I didn’t realize how much all of the performers were holding it together until the first song of the memorial, chosen by Josh, and meant to set the tone for what he hoped would be a high flying show for all of us. Except, after a number of flawlessly timed comedic performances in rehearsal for “Let’s Talk Dirty To The Animals”, for almost two weeks, sweet Elizabeth totally fell apart the night of the show, just as as she started, and fought hard to regain her stride throughout the song. It was the first tears I had seen in all of the rehearsal time from the cast, and it was then that I realised it was because they were that professional. Their musical talent was certainly apparent as they worked through the arrangements before the show, but I had no idea how much emotion they were holding as they worked. It showed the night of the Final Playlist, though, in the spirited performances and in the tears that flowed afterwards.
A few days later my friend, Kate, came into town and I took her for a long weekend to experience life at The Clinic with Luke and Darin. We headed back to town and worked, nonstop, on the business of Grrls Meat Camp and other projects for the next week. Abbie was busy with the details of widowhood and beginning to work on the next year of Music Tastes Good. I had to sort through things that I had left behind in storeage, once again dwindling my possessions down as I gave away more of my past life. I do like that these things are having a new life in the homes of family and friends (like Allison).. And, in the middle of this, seven cooking classes to give that I had arranged for my originally scheduled Thanksgiving visit.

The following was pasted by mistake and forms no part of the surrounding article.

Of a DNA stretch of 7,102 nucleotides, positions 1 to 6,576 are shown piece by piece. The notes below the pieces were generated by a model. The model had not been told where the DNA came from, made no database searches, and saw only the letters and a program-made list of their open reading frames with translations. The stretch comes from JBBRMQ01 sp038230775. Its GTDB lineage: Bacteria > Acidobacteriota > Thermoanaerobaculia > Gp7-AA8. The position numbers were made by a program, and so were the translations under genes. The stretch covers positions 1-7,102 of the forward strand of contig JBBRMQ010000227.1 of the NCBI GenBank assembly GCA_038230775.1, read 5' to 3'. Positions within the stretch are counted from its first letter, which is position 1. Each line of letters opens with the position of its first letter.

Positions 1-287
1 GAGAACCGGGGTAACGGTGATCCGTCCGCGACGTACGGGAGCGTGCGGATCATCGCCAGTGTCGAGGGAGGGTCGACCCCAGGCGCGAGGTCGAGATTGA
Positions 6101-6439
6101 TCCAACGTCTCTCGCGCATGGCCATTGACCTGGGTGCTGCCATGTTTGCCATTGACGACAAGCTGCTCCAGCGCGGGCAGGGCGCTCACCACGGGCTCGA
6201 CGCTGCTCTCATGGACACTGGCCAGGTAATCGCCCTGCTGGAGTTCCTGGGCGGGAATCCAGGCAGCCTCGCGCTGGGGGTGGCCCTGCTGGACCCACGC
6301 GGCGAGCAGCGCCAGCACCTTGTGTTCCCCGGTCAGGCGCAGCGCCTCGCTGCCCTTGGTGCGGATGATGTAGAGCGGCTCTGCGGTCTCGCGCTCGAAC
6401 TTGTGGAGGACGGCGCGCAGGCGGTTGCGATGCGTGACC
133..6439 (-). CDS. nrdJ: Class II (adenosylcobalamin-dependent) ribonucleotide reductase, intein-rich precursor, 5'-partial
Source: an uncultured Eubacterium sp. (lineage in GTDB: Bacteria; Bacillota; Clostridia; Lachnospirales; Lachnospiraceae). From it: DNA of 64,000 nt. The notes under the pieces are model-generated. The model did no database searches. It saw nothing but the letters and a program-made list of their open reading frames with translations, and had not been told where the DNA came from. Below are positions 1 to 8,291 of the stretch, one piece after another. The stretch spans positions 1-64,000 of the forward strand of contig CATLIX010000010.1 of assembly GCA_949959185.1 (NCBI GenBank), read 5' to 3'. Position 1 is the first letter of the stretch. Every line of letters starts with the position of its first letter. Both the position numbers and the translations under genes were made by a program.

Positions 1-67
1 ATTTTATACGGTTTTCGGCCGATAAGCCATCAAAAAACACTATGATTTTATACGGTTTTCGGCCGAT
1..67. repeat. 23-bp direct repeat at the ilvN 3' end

After an early but wonderful celebration of my favorite holiday, sharing food chores and stories with the family,, I headed back home to France to meet my new puppy, arriving from Bulgaria the day after I did. Then, life started here at full tilt- a photo shoot for a friend’s book, tying up ends on plans for a Grrls Meat Camp event in January, along with those things we get to do in France like wine tasting at the vintners and visiting chateaux that are open for the holidays.
So, I’ve know for weeks that writing this would be my reckoning, but i also thought it was an opportunity for a thank you to all who hugged us and helped us through the weeks since Josh died. Though nowhere near enough to express my gratitude and love, I offer a big applause to the Riot Stagers, and the Music Taste Good folks; to the people of Long Beach who welcomed and embraced Josh; to John Molina who let Josh’s dream become reality; to the friends of all my kids who have become my friends, too. It was my plan to thank everyone by name but I realize I can’t. There are too many of you, and I fear forgetting someone.
As for the family- I know we are each missing Josh in our own way, our own time. This process will be ongoing, and will change our family dynamic forever. The balance will be different, for sure. There will always be a void of enthusiasm, of love, of Josh. But we are more aware of how much we care about and for each other, and more conscientious about saying it. And, that will last.
If you would like to see all or part of the Last Playlist, Memorial for Josh Fischel, click here! Thank you Jeremy Cohen and Donovan Haney!
And, the next post will be all France and fun. I promise.